Ankara University Observatory

The Ankara University Observatory (AUG) (Turkish: Ankara Üniversitesi Gözlemevi), is a ground-based astronomical observatory operated by the Astronomy and Space Sciences Department at Ankara University's Faculty of Science. Established in 1959 by Dutch astronomer Egbert Adriaan Kreiken in Ahlatlıbel, Ankara. Currently, it consists of nine optical telescopes and a radio telescope, which is currently taken out of service. Old instruments are displayed in a museum at the observatory.[1]

Ankara University Observatory
Ankara Üniversitesi Gozlemevi
Ankara üniversitesi gözlemevi (4).jpg
OrganizationAstronomy and Space Sciences Department
Faculty of Science
Ankara University
LocationAhlatlıbel, Gölbaşı, Ankara, Turkey
Coordinates39°50′37″N 32°46′38″E / 39.84361°N 32.77722°E / 39.84361; 32.77722Coordinates: 39°50′37″N 32°46′38″E / 39.84361°N 32.77722°E / 39.84361; 32.77722
Altitude1,256 m (4,121 ft)
EstablishedAugust 26, 1963
Websiterasathane.ankara.edu.tr
Telescopes
T40 Kreiken406mm Reflecting telescope
T35356mm Reflecting telescope
T30 MaksutovCassegrain
T15Coudé
T20203mm Reflecting telescope
ETX-125127mm Reflecting telescope
Mars Explorer70mm Refracting telescope
TAD-260mm Refracting telescope
TAD-160mm Refracting telescope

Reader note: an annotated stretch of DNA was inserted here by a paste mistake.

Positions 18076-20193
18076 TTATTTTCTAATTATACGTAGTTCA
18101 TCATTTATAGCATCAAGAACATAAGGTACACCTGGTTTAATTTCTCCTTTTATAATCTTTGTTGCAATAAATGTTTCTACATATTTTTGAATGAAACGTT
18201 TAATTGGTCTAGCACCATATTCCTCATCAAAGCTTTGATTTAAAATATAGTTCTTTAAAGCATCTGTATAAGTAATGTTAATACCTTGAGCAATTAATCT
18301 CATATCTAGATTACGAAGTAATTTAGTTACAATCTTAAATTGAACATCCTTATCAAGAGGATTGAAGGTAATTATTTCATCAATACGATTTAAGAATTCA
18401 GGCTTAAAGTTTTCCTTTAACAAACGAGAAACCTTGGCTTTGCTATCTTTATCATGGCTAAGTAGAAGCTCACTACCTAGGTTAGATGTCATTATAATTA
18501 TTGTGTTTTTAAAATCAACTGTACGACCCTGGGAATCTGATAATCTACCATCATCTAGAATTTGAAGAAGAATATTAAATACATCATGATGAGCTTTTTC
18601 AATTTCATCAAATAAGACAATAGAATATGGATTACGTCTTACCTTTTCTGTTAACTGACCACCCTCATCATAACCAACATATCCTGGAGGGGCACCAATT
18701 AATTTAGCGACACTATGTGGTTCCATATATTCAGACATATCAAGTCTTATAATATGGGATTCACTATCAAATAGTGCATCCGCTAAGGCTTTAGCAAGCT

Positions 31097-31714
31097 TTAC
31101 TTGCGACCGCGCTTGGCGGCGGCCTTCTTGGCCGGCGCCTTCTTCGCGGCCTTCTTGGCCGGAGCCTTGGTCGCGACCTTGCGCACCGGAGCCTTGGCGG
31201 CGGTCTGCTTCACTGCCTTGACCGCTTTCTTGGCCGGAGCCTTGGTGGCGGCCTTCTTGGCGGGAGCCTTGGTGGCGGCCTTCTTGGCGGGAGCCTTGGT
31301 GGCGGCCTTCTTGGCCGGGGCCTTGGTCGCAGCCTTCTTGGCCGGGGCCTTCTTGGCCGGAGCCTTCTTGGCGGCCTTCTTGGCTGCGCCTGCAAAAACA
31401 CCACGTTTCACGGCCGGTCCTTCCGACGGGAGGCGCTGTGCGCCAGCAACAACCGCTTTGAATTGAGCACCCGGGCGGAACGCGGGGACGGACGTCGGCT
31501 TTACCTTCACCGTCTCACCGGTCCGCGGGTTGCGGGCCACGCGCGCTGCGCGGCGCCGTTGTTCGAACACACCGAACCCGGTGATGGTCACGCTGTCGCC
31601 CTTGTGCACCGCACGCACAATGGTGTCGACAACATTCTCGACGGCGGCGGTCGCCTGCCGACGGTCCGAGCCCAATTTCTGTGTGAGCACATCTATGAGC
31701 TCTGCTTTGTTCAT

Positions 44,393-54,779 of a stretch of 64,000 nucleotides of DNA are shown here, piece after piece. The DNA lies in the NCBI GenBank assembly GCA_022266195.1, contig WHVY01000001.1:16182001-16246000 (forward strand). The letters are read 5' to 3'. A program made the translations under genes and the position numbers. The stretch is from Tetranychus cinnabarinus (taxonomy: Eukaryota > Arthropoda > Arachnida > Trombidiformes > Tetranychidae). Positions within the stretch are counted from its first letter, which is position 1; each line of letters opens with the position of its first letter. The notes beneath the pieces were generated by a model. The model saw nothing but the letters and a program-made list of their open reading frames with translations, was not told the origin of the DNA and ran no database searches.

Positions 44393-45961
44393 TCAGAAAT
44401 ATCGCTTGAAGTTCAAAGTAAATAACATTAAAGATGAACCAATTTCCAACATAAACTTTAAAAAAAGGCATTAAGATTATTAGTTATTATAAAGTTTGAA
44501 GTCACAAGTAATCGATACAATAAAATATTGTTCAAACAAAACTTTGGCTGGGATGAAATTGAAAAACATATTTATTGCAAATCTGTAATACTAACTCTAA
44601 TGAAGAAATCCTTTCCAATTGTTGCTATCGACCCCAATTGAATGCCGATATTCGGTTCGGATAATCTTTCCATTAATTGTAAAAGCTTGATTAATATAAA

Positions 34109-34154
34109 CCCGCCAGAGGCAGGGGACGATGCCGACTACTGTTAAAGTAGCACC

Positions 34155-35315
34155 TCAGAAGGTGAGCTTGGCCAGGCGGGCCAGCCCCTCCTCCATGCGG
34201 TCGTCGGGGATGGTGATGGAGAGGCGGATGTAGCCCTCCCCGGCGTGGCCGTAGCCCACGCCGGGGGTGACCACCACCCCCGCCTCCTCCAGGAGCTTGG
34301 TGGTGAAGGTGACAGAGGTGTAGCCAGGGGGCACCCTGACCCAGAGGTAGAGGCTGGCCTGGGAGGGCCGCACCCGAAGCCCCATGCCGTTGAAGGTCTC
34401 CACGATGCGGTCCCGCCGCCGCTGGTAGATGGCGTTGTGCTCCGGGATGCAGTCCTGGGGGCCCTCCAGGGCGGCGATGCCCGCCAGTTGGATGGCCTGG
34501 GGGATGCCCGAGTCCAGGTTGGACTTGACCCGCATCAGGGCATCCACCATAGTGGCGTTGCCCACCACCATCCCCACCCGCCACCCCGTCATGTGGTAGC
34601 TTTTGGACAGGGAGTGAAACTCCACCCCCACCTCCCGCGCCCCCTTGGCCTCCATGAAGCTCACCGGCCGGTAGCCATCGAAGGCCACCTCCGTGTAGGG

Radio telescopeRegional radio (defunct)
Ankara University Observatory is located in Turkey
Ankara University Observatory
Location of Ankara University Observatory
Ankara Üniversitesi Gozlemevi
  Related media on Commons

HistoryEdit

 
Sundial at the Observatory

Ankara University's Faculty of Science decided in 1954 to establish an observatory to begin with astronomical studies. Ahlatlıbel in Gölbaşı, Ankara was chosen as the ideal site, a location with dark skies far from the city's downtown to avoid the effects of light pollution, having an average 300 clear nights per year and also offering easy transportation from the campus. It is situated 8 km (5.0 mi) south of Ankara at an altitude of 1,256 m (4,121 ft).[2]

Groundbreaking of the main building and the three domes took place in 1959. The observatory was officially inaugurated on August 26, 1963, accompanied by an international astronomy conference. The scientific studies were carried out in the beginning with a radio telescope produced by the Dutch PTT, a 5 cm astrograph, a 15 cm Coudé telescope of Zeiss from Germany for solar observations, a Hilger and Watts microphotometer and a Cuffey Iris photometer.[2]